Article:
<20211101-17:30:01, FIX.4.2:BANZAI->FIXIMULATOR, event> (Session FIX.4.2:BANZAI->FIXIMULATOR schedule is daily, 00:00:00 UTC - 00:00:00 UTC (daily, 00:00:00 UTC - 00:00:00 UTC))
<20211101-17:30:01, FIX.4.2:BANZAI->FIXIMULATOR, event> (Created session: FIX.4.2:BANZAI->FIXIMULATOR)
Nov 01, 2021 10:30:02 AM quickfix.mina.initiator.InitiatorIoHandler sessionCreated
INFO: MINA session created: /
<20211101-17:30:03, FIX.4.2:BANZAI->FIXIMULATOR, outgoing> (8=FIX.4.29=7435=A34=46349=BANZAI52=20211101-17:30:03.91356=FIXIMULATOR98=0108=3010=103)
<20211101-17:30:03, FIX.4.2:BANZAI->FIXIMULATOR, event> (Initiated logon request)
<20211101-17:30:03, FIX.4.2:BANZAI->FIXIMULATOR, incoming> (8=FIX.4.29=7435=A34=37049=FIXIMULATOR52=20211101-17:30:03.94156=BANZAI98=0108=3010=101)
<20211101-17:30:03, FIX.4.2:BANZAI->FIXIMULATOR, event> (Received logon response)

Excellent, we can again see the Logon exchange! So now if we take a look at the Burp Suite proxy history tab, we should see the FIX traffic being captured:


Cool! Lets try intercepting, changing, and forwarding on a FIX message:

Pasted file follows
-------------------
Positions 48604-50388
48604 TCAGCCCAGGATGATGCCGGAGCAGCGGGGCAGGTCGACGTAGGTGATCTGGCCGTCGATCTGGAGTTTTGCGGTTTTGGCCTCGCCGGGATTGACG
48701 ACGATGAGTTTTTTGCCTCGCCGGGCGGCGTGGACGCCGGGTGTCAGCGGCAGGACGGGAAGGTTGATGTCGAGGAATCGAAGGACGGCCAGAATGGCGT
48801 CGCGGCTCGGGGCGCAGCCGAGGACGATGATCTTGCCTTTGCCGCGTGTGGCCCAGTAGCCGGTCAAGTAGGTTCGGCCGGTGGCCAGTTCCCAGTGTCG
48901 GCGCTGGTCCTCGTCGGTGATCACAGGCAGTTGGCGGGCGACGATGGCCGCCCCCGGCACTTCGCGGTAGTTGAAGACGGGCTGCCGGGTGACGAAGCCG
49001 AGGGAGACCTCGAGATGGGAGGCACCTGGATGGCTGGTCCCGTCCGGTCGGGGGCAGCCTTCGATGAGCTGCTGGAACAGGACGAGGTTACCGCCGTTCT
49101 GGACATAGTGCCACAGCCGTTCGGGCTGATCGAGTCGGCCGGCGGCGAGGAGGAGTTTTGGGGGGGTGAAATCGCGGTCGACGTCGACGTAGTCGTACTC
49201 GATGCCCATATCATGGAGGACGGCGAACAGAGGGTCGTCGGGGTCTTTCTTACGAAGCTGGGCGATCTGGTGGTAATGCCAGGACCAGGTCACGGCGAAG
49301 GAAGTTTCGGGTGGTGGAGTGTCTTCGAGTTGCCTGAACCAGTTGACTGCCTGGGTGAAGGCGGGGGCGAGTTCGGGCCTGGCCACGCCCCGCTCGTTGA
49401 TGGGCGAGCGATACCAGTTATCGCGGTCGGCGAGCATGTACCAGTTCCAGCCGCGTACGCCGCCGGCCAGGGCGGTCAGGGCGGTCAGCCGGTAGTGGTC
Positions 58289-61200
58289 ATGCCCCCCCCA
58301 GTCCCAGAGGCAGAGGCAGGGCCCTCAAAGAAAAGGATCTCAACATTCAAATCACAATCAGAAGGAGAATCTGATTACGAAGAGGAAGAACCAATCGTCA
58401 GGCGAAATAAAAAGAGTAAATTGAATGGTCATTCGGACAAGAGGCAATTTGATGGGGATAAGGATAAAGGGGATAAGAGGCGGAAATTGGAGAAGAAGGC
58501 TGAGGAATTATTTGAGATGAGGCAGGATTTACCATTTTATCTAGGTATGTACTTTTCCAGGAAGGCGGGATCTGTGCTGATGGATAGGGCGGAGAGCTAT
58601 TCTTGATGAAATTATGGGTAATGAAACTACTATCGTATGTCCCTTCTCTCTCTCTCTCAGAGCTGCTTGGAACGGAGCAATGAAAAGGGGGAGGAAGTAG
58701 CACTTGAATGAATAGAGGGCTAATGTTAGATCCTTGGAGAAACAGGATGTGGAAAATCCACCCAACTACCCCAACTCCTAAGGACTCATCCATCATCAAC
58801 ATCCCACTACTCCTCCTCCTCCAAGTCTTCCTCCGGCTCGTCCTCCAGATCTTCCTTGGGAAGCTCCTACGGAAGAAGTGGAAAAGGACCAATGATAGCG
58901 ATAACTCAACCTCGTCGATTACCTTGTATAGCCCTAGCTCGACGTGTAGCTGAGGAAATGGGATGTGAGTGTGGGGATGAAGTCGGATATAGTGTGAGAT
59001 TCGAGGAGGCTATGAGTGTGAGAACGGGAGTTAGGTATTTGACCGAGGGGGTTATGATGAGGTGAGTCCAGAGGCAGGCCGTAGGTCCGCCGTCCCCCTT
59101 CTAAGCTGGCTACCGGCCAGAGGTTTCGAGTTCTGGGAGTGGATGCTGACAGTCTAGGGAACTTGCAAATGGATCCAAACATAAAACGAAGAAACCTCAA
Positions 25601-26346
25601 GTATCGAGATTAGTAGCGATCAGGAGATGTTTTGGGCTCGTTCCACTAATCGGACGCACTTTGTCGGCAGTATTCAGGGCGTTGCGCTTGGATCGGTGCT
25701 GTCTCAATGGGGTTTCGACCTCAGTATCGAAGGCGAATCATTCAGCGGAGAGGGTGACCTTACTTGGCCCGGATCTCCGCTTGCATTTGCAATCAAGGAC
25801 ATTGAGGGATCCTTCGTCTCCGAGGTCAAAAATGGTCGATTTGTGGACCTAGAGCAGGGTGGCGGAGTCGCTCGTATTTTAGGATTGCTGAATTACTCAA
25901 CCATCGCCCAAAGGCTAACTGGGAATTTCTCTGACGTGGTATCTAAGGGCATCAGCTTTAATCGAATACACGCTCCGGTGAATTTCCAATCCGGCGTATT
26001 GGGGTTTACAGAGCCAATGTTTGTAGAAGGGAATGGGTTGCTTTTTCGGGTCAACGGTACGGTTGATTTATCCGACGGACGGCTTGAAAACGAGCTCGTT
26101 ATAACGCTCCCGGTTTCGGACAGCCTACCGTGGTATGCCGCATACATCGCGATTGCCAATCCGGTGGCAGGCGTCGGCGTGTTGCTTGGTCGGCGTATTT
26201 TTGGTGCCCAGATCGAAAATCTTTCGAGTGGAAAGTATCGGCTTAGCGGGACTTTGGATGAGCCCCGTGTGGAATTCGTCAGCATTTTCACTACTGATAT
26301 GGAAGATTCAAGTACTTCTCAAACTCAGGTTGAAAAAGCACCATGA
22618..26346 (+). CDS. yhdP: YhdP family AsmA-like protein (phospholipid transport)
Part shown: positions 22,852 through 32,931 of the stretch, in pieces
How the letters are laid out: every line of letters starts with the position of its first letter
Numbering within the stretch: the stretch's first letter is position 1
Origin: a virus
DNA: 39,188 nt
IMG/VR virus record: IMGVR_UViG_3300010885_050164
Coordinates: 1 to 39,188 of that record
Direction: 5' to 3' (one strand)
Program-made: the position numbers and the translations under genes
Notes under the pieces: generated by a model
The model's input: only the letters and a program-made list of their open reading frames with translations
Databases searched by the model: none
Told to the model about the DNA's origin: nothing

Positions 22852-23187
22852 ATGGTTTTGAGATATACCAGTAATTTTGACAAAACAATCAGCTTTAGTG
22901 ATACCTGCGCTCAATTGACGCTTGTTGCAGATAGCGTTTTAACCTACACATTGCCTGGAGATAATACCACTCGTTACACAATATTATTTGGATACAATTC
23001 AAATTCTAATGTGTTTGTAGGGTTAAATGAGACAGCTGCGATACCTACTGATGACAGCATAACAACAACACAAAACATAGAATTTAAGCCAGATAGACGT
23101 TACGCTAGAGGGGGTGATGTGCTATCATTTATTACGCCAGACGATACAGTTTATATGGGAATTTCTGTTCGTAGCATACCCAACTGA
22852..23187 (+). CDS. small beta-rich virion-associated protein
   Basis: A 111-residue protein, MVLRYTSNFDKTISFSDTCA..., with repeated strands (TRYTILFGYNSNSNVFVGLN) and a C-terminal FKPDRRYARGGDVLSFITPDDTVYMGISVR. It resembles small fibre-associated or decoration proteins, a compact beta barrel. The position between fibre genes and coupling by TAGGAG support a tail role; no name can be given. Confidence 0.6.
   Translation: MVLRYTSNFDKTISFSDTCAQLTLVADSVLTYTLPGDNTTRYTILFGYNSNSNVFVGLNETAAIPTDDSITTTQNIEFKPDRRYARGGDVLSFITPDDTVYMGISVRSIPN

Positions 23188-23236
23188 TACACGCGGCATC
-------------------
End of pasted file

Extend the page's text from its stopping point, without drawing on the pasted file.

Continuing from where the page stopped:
... does the thing you do to modify stuff, and then looks at the server logs...

SEVERE: Invalid message: Expected CheckSum=93, Received CheckSum=92

God damn it!

Yeah, it's a TCP protocol not a web API... there is a checksum field and a message length field that were calculated by the client and formed part of the message... once I altered the message in Burp it invalidated those key values.

Nothing a bit of Python can't fix! Time to get scripting!

Augmenting Burp with Python

If you want to quickly augment or add functionality to Burp, there are a few ways. One options is to use the Python Scripter Burp extension:


With the extension added, you will have a new "Script" tab within Burp:


Some info quick fire info for using Python Scripter:

  • Where do I write code: Script tab
  • Where can I see output: Extender tab > Select Extension > "Output" Tab
  • Where can I see errors: Extender tab > Select Extension > "Errors" Tab

OK, with that out of the way, we can start writing some code within the Script tab's text editor - or better, within a nice IDE, and then just pasting it into the Script tab's text editor once done.

Scripting part 1 - Accessing the data within requests

Python Scripter makes use of Burp Suite's Extender API, so getting the request is simple enough: We create an if statement to check "messageIsRequest", convert the request bytes to an object, and then get the message body offset in order to store the request body in a variable as a string: